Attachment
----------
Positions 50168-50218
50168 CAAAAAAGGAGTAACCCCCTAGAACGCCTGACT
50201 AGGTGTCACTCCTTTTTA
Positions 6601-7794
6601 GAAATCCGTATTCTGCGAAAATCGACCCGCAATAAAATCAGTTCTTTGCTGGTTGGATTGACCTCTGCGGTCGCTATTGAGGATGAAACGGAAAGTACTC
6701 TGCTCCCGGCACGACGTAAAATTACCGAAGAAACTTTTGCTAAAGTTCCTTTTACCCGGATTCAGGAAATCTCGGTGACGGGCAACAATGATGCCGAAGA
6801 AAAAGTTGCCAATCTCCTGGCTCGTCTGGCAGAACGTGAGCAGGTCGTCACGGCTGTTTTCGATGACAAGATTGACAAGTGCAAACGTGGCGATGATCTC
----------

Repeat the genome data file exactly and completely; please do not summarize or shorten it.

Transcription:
Positions 50168-50218
50168 CAAAAAAGGAGTAACCCCCTAGAACGCCTGACT
50201 AGGTGTCACTCCTTTTTA
Positions 6601-7794
6601 GAAATCCGTATTCTGCGAAAATCGACCCGCAATAAAATCAGTTCTTTGCTGGTTGGATTGACCTCTGCGGTCGCTATTGAGGATGAAACGGAAAGTACTC
6701 TGCTCCCGGCACGACGTAAAATTACCGAAGAAACTTTTGCTAAAGTTCCTTTTACCCGGATTCAGGAAATCTCGGTGACGGGCAACAATGATGCCGAAGA
6801 AAAAGTTGCCAATCTCCTGGCTCGTCTGGCAGAACGTGAGCAGGTCGTCACGGCTGTTTTCGATGACAAGATTGACAAGTGCAAACGTGGCGATGATCTC